The director also spoke about the film’s ending and how at one point Kaluuya’s character, Chris, ended up in jail. But the outcome of the election, and the polarizing state of American politics led to a change of heart, towards an ending that suggested tragedy, without depicting it.

Peele explained “The African American existence is a horror story in itself, we have to be aware of where we go. If we walk down the wrong neighborhood at the wrong time we can be the villain, we can get killed -- that’s how black people watch horror movies, if we were in that movie we wouldn’t be walking that way”

Most of the conversation was centered on how Peele was extremely conscious of the audience while making the film. “Ultimately the whole point of this film was that you could have a wild ride, a communal experience with a bunch of strangers, so that all of you could see through the eyes of this black protagonist” he explained, “for black people to see themselves represented in a way they’d never seen before, and for everyone else to be invited into that perspective, my truth.” Williams added that “that is how he directed us,” by talking about what he thought audiences would say while watching the movie in the theater.

 So with that in mind, I asked Peele and Kaluuya about their most memorable experiences as theatergoers.

(When I asked if I could take his picture, Kaluuya said "get in the picture with me, man" how could I say no?)


I went to watch The Room and Tommy and Greg were there, and everyone threw spoons at the screen when the spoon came, it was so awesome, I’d heard of the film before but had never watched it and it was so cool!


My mind goes to Jurassic Park, I remember when that first came out, it was that kind of thing where I thought I needed to go see it as many times in the theater as I could, because once it was gone, I would never be able to see it again. I had the same with The Abyss which was so submersive, and then also there’s Thelma and Louise, that was a film I didn’t think would appeal to me because I usually like monsters and aliens, but the fact I was invited to see the world through Louise’s eyes was like teleportation, it was like a holiday.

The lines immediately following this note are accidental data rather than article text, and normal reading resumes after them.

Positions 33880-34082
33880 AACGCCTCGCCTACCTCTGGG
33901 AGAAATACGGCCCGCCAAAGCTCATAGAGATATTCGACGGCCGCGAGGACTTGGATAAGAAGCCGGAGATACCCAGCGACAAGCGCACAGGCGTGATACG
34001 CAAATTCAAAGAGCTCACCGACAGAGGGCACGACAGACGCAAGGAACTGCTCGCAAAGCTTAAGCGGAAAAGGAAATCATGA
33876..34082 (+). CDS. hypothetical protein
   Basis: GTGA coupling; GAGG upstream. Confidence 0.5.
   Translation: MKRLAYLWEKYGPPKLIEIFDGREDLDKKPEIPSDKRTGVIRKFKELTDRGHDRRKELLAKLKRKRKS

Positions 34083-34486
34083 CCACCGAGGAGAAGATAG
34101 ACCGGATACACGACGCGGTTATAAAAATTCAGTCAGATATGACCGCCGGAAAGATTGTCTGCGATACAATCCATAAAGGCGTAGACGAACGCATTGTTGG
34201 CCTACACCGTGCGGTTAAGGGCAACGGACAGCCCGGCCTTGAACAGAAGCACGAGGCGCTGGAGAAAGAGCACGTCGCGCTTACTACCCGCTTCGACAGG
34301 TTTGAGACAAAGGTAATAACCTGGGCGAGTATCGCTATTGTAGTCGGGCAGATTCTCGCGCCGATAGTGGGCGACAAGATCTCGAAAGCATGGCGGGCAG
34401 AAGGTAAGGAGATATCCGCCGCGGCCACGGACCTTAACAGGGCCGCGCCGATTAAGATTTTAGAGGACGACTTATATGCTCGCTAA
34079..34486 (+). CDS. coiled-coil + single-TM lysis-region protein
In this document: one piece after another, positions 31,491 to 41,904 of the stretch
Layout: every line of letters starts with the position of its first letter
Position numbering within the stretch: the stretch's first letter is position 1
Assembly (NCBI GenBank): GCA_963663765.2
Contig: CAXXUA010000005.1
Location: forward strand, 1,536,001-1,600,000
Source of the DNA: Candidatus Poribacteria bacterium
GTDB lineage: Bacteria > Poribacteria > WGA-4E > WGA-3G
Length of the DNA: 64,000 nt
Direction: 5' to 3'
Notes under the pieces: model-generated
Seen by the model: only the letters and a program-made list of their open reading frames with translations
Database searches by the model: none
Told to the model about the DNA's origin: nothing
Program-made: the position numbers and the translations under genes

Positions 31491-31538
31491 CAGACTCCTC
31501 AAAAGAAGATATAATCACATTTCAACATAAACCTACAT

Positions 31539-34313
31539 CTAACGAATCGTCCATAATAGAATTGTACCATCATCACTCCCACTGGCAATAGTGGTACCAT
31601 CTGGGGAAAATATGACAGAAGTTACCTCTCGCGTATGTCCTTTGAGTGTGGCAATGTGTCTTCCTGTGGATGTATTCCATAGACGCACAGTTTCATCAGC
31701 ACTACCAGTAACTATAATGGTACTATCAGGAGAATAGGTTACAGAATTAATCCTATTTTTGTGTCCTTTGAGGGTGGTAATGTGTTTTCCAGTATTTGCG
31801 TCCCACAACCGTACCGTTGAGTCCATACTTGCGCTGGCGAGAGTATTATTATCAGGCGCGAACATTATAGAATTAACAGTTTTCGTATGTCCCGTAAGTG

I mentioned to the director that I would pay good money to see audience reactions while watching Get Out and asked if he at any point had placed hidden cameras in theaters. He thought for a moment, looked up and said “I wish we’d done that.”

What was your experience watching Get Out at the theater? What is the most memorable moviegoing experience of your life?

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Reader Comments (11)

Very nice. My favorite bonding movie experiences as a human were Star Wars and Alien, Meryl Streep in that series of films where she was discovered, and recently, Mindhunter. The long form is energizing movies.

November 17, 2017 | Unregistered CommenterTom Ford

I watched it with a group of 11 friends, all of us were looking forward to it and I have to say it was a similar experience where we were all bursting in laughter several times during the movie. It was just us and another group of people a few rows ahead having that reaction, the rest of the audience was a bit more quiet. When the lights turned on it was a fun coincidence that that group of people also turned out to be people of color.